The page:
a government employee who continues to serve Christ even in the halls of human power. He was called by Christ to follow him — and Matthew does — but Matthew knows that this doesn’t mean following Jesus into a hole somewhere to hide the candle. No, Matthew knows that his calling is to remain where he is, to always be the follower of Jesus who exempliﬁes a life in Christ in some of the darkest places on earth.! ! And yes, I even have Judas as a friend. See, as Christian tradition expanded, so
did the hatred of Judas and the story of his demise. In Mark and John’s Gospel, however, Judas does not kill himself. Indeed, in John, Judas seems to be present when Jesus appears to the disciples. I like Judas. He is the money guy; the investment strategist, and he is severely misunderstood.
Judas did not betray Jesus; Jesus betrayed Judas!
Judas expected a militant messiah, but Jesus while promising to overturn the Roman Empire and make Israel free, refused to do just that. Judas, my friend, is the one who is not well liked because he sticks to his principles. And in the end, his principles are the very thing that God uses to free Israel. Had Judas shut up and done nothing, Jesus would not have been cruciﬁed. No, Judas is the friend of ours who seems misunderstood, but in the end, we can count on to do what is right - even if we do not like it. !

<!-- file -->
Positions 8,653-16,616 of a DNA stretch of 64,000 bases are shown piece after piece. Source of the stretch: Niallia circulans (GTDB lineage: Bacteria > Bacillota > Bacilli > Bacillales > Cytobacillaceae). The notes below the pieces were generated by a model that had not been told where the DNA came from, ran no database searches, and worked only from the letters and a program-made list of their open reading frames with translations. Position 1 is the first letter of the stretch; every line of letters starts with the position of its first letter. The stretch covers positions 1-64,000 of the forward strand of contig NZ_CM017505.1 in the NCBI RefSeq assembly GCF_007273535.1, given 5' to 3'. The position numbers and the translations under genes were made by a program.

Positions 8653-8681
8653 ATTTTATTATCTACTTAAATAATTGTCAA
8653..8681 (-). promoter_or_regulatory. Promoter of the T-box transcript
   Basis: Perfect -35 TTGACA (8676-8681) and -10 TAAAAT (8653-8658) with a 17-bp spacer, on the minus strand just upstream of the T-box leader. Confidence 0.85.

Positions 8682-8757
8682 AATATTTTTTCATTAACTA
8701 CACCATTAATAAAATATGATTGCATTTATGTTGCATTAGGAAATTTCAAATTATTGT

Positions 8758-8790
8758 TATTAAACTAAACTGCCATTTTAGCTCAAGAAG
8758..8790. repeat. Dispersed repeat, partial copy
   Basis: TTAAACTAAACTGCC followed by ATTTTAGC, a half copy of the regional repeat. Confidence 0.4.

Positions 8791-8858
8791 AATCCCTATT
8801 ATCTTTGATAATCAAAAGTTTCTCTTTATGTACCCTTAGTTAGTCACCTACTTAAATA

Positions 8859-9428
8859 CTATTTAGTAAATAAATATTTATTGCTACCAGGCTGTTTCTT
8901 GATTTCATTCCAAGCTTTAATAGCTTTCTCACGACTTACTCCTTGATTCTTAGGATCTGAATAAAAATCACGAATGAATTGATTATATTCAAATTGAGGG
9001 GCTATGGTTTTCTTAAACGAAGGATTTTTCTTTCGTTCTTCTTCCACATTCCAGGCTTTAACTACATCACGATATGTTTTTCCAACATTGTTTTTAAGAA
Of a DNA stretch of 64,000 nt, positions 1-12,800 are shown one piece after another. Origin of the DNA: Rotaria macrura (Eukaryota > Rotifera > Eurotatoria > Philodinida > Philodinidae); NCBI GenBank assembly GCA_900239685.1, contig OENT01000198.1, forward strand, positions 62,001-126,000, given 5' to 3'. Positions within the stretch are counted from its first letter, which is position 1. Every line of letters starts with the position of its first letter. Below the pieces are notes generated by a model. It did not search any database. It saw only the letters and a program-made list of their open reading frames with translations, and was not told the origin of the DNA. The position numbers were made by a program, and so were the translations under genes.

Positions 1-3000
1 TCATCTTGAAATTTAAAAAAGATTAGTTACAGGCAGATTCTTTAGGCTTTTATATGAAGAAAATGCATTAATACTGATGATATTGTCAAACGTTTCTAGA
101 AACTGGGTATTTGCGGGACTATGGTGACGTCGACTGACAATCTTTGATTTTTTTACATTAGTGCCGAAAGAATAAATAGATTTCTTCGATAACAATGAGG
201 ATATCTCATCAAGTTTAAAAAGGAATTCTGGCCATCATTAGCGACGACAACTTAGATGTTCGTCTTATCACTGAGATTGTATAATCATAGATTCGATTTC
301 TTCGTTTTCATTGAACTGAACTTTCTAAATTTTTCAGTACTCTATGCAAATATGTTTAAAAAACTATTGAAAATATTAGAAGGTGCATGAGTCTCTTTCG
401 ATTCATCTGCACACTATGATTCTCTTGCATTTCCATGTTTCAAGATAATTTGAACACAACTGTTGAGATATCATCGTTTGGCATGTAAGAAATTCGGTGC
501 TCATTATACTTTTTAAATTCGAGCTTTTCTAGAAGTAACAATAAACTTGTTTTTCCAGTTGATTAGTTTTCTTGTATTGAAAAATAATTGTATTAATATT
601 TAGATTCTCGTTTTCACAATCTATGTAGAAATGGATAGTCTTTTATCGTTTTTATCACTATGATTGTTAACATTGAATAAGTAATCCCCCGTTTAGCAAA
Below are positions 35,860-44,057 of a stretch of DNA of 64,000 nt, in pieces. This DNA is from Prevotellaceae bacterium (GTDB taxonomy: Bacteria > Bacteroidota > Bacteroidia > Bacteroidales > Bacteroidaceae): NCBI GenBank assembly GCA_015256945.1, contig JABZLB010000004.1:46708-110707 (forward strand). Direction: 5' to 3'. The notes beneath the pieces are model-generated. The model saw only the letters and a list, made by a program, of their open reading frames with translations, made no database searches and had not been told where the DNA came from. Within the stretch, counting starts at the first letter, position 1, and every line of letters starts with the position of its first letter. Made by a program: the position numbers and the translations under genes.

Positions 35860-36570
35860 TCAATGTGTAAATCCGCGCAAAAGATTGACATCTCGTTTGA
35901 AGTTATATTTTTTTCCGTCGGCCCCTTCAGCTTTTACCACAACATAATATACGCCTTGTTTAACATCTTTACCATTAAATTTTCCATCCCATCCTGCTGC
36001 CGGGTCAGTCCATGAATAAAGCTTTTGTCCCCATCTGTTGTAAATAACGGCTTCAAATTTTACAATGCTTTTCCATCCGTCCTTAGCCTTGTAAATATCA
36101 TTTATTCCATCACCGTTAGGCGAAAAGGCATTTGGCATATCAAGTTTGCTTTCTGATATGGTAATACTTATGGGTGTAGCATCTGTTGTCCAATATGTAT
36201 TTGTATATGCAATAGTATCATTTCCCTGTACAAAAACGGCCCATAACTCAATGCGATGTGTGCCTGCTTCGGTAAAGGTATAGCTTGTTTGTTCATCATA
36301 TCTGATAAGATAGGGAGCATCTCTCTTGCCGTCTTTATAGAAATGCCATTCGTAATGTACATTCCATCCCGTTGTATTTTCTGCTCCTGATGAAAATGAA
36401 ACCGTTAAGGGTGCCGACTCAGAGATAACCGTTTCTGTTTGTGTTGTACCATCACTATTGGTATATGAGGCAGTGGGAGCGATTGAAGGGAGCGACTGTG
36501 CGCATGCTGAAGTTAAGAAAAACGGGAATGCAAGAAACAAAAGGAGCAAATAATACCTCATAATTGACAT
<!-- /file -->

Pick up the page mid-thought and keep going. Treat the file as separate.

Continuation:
But, what about Jesus? What about those miracles Jesus did? Have I left my insistence on rationalistic explanations behind? Of course not! Everything, I must conclude, can be reasoned through by the workings of a scientiﬁc mind.
Each of you can think of at least one special, unique, and unexplainable circumstance in your life. Maybe a coincidence. Maybe a healing. Maybe a friend that you never expected to have but showed up right in time. Maybe the love of your life. Sit there and try to think about your life at the moment. ! When my wife was pregnant with